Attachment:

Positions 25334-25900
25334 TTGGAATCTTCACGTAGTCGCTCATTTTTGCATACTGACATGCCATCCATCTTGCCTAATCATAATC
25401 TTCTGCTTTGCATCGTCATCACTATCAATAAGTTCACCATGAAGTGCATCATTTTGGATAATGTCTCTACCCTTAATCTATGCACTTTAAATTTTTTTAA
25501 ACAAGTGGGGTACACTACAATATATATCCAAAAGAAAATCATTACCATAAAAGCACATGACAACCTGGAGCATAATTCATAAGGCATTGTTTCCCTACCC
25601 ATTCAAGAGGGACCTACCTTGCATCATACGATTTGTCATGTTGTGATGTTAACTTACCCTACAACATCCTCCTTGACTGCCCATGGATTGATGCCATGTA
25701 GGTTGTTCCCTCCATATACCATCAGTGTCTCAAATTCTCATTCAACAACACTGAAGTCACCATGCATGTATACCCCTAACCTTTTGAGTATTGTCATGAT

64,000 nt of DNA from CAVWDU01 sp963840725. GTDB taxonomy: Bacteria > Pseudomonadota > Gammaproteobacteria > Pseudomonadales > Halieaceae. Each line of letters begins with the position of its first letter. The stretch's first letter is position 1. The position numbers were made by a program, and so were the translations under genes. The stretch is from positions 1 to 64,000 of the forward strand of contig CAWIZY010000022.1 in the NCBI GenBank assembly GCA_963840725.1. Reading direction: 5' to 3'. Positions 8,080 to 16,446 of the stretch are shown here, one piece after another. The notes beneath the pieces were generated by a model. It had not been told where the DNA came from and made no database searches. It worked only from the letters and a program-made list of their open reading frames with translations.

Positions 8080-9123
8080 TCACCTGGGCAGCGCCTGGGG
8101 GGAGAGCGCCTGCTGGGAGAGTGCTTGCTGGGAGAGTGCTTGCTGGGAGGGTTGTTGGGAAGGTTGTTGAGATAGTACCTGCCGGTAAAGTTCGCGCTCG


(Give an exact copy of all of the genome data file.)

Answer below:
Positions 25334-25900
25334 TTGGAATCTTCACGTAGTCGCTCATTTTTGCATACTGACATGCCATCCATCTTGCCTAATCATAATC
25401 TTCTGCTTTGCATCGTCATCACTATCAATAAGTTCACCATGAAGTGCATCATTTTGGATAATGTCTCTACCCTTAATCTATGCACTTTAAATTTTTTTAA
25501 ACAAGTGGGGTACACTACAATATATATCCAAAAGAAAATCATTACCATAAAAGCACATGACAACCTGGAGCATAATTCATAAGGCATTGTTTCCCTACCC
25601 ATTCAAGAGGGACCTACCTTGCATCATACGATTTGTCATGTTGTGATGTTAACTTACCCTACAACATCCTCCTTGACTGCCCATGGATTGATGCCATGTA
25701 GGTTGTTCCCTCCATATACCATCAGTGTCTCAAATTCTCATTCAACAACACTGAAGTCACCATGCATGTATACCCCTAACCTTTTGAGTATTGTCATGAT

64,000 nt of DNA from CAVWDU01 sp963840725. GTDB taxonomy: Bacteria > Pseudomonadota > Gammaproteobacteria > Pseudomonadales > Halieaceae. Each line of letters begins with the position of its first letter. The stretch's first letter is position 1. The position numbers were made by a program, and so were the translations under genes. The stretch is from positions 1 to 64,000 of the forward strand of contig CAWIZY010000022.1 in the NCBI GenBank assembly GCA_963840725.1. Reading direction: 5' to 3'. Positions 8,080 to 16,446 of the stretch are shown here, one piece after another. The notes beneath the pieces were generated by a model. It had not been told where the DNA came from and made no database searches. It worked only from the letters and a program-made list of their open reading frames with translations.

Positions 8080-9123
8080 TCACCTGGGCAGCGCCTGGGG
8101 GGAGAGCGCCTGCTGGGAGAGTGCTTGCTGGGAGAGTGCTTGCTGGGAGGGTTGTTGGGAAGGTTGTTGAGATAGTACCTGCCGGTAAAGTTCGCGCTCG